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Методические подходы к анализу финансового состояния предприятия

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Zones of Protection

Relays have inputs from several current trans­formers (CTs) and the zone of protection is bound­ed by these CTs. While the CTs provide the ability to detect a fault inside the zone, circuit breakers (CBs) provide the ability to isolate the fault by disconnect­ing all of the power equipment within the zone. Thus, a zone boundary is usually defined by a CT and a CB. When the CT is part of the CB it becomes a natural zone boundary. When the CT is not an inte­gral part of the CB, special attention must be paid to the fault detection and fault interruption logic. The CT still defines the zone of protection, but commu­nication channels must be used to implement the tripping function. Figure 1 shows the zones of pro­tection in a typical system.

Relay Speed

It is, of course, desirable to remove a fault from the power system as quickly as possible. However, the relay must make its decision based upon voltage and current waveforms which are severely distorted due to transient phenomena which follow the occurrence of a fault. The relay must separate the meaningful and significant information contained in these waveforms upon which a secure relaying decision must be based. These considerations demand that the relay take a certain amount of time to arrive at a decision with the necessary degree of certainty. The relationship between the relay response time and its degree of certainty is an inverse one and is one of the most basic properties of all protection systems.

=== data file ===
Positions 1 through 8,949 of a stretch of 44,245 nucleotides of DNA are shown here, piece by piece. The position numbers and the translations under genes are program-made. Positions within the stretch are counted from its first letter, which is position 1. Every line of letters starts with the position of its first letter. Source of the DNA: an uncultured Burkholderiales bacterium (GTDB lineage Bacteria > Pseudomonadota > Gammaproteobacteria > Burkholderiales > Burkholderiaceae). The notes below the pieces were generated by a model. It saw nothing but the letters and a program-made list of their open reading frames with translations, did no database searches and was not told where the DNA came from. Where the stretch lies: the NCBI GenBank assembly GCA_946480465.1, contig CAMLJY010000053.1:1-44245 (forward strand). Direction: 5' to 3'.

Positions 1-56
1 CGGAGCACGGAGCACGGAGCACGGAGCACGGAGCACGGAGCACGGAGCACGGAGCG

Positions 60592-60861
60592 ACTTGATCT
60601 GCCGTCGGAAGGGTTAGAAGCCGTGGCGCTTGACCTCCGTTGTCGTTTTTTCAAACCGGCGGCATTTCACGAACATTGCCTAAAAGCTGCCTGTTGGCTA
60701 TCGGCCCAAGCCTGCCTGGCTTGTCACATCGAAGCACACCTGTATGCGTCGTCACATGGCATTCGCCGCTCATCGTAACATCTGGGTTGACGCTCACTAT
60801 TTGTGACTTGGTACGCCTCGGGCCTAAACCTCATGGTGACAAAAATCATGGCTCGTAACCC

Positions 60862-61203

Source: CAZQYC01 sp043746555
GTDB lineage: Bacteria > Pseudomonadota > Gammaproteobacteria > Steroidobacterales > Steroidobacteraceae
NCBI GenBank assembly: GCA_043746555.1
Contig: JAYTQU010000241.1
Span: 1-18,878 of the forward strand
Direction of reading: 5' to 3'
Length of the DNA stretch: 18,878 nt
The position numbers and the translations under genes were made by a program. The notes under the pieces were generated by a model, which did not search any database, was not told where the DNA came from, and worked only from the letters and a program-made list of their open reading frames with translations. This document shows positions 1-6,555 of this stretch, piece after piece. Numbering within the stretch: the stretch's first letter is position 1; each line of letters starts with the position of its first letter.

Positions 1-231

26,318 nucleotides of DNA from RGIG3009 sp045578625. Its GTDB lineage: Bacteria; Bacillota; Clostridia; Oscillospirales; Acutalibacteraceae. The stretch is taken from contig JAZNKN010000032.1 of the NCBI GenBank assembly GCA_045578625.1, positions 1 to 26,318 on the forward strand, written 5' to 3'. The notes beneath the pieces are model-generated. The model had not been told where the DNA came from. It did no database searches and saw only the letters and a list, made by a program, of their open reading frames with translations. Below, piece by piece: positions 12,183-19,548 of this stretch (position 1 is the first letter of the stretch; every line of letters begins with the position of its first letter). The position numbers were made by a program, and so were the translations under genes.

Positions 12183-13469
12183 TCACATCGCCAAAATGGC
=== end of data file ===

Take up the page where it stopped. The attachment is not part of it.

Although the operating time of relays often varies between wide limits, relays are generally classified by their speed of operation as follows:

Instantaneous—These relays operate as soon as a secure decision is made. No intentional time delay is introduced to slow down the relay response.

Time-delay—An intentional time delay is inserted between the relay decision time and the initia­tion of the trip action.

High-speed—A relay that operates in less than a specified time. The specified time in present practice is 50 milliseconds (3 cycles on a 60 Hz system)

Ultra high-speed—This term is not included in the present relay standards but is commonly consid­ered to be operation in 4 milliseconds or less.

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